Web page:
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  • Do Latins Make Lousy Lovers? A reputation revisited
  • Oscar Montero (bio)

It was the automobile ads that drew me to the stacks of old magazines on a rickety table on upper Broadway. They were all clumsy gas guzzlers, but the names still ring with the glamour of another era: Auburn, Cord, LaSalle, Pierce-Arrow, Packard—steel chariots long ago oxidized into oblivion. Their faded images and the details touting their beauty and power provoked a pleasure different from any available at the elegant megastore down the block, where even the classics have the sheen of the newly minted. I flipped through the crackling pages under the weary eye of the vendor, an old man who kept his stories to himself, although his tattooed arms offered a few hints. Then I read the title: “Latins Are Lousy Lovers.”

The article was signed “Anonymous” and wedged between ads for cars and electric shavers. The clichéd title was as dated as rumble seats and radio’s Lucky Strike Hour. It was too old and irrelevant to be offensive. Yet it was oddly unsettling to me, a Latin and a lover (not always at the same time). I read the brief article on the spot, bemused by its spoofing of Latin manhood. I looked at the date: it was the October 1936 issue of Esquire.

“That’s twelve dollars,” said the old man, nodding in my direction. My browsing time was up. I paid for the magazine, stuffed it in my backpack, and headed uptown.

Back home I shelved the magazine where I was least likely to find it again, a sure sign that I would never part with it. It popped up time and again, interrupting insignificant chores: dusting an abandoned top shelf, looking for a decent pencil, hunting for an overdue library book. Each encounter with the article induced a weird kind of satori, whose power surprised me but whose sense eluded me. I tried to stir up some anger but found none. It could be that in the sharp angles of an ancient spoof about Latin manhood, I recognized scraps of Cuban history, faded images of barrio lore, personal recollections, the ragged baggage of all exiles.

In the 1930s the mission of glossy Esquire was to sell the “New American Standard of Living.” Such a phrase appears alongside pictures of houses, furniture, gadgets, tweed overcoats, and, of course, cars. Supreme among those long-hooded road warriors was the [End Page 2] legendary Packard Super Eight: eight cylinders, 150 horsepower, 385-cubic-inch engine, with a price tag of almost four thousand dollars, enough to buy at least six brand new Chevys. The Packard wasn’t just a car; it was an emblem.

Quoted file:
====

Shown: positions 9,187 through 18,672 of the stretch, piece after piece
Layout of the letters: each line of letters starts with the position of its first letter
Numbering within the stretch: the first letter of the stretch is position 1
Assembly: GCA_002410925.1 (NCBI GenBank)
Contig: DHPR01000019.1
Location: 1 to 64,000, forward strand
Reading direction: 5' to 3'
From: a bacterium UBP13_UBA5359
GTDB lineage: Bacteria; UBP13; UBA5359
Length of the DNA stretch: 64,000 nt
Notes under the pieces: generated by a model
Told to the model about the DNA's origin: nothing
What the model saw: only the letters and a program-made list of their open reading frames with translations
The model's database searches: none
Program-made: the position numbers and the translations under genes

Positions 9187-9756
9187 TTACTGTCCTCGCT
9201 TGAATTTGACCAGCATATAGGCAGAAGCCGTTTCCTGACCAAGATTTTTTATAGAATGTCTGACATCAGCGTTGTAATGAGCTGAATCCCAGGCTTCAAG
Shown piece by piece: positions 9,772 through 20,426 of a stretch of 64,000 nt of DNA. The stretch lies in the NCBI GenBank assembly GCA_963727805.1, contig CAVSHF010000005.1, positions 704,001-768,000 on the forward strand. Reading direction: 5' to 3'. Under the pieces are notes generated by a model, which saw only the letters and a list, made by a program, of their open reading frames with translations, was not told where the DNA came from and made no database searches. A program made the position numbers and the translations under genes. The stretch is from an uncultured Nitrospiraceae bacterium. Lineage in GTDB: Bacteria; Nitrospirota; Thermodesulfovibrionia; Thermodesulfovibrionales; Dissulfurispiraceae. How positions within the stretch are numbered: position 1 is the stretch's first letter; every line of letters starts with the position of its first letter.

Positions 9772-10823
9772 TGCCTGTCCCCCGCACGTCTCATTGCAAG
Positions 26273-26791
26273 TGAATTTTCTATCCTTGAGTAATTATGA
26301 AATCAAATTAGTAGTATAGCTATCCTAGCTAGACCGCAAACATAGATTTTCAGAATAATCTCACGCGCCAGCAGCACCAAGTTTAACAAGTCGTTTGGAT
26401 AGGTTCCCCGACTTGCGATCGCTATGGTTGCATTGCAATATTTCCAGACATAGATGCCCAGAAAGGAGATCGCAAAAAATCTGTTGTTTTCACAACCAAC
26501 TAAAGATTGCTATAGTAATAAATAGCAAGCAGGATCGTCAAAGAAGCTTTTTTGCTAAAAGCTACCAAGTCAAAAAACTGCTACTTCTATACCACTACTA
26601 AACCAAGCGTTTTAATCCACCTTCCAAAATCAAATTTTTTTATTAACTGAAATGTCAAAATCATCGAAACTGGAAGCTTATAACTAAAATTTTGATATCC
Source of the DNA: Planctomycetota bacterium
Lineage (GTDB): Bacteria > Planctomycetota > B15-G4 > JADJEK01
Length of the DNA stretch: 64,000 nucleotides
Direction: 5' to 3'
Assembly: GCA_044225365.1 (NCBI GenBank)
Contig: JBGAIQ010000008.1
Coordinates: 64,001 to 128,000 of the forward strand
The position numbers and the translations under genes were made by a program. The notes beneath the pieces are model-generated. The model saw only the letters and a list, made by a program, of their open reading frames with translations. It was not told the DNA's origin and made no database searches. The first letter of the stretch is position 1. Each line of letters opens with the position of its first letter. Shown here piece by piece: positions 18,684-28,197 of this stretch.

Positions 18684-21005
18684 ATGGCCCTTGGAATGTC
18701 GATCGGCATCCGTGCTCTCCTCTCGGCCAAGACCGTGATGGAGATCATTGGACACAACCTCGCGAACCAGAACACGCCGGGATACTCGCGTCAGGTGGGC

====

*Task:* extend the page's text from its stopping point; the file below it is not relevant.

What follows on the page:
Technology meets luxury and comfort, all just for you. A full-page spread about a new house proclaimed: “‘New American’ is not a new style of architecture. It is a new and better way of living.” The style promoted new appliances, central heating, and an upper-class patina, all desired by New Deal consumers able to pay in easy installments. Who wouldn’t drink to that? Then as now, Esquire was in the business of selling luxury items, among them the luxuries of irony and contradiction. In the correspondence section the common reader presented himself, and sometimes herself, as someone refined yet down-to-earth, elegant yet easygoing, savvy, tolerant, even open to erotic possibilities that might disturb the square folks down the road. Whether sophisticated Manhattanites or dentists from Wabash, Esquire readers participated in a virtual community that seemed more cosmopolitan and was certainly hipper than the real cities and towns they inhabited. Cars and fiction by Ernest Hemingway were sold in a single package. Issues included pieces by Langston Hughes along with cartoons that relentlessly ridiculed African Americans. Other cartoons depicted the silly antics of barefoot hillbillies. The editors made no bones about the identity of their ideal reader: the “Horsey Man.”

Used in advertisements for men’s clothing, the term referred to the long-limbed, impeccably tailored, white young men featured in the pages of the magazine. Roosevelt’s New Deal had opened a door for these men, many of whom, newly employed and years...

Additional Information

Print ISSN
pp. 2-9
Launched on MUSE
Open Access
Archive Status
Archived 2001
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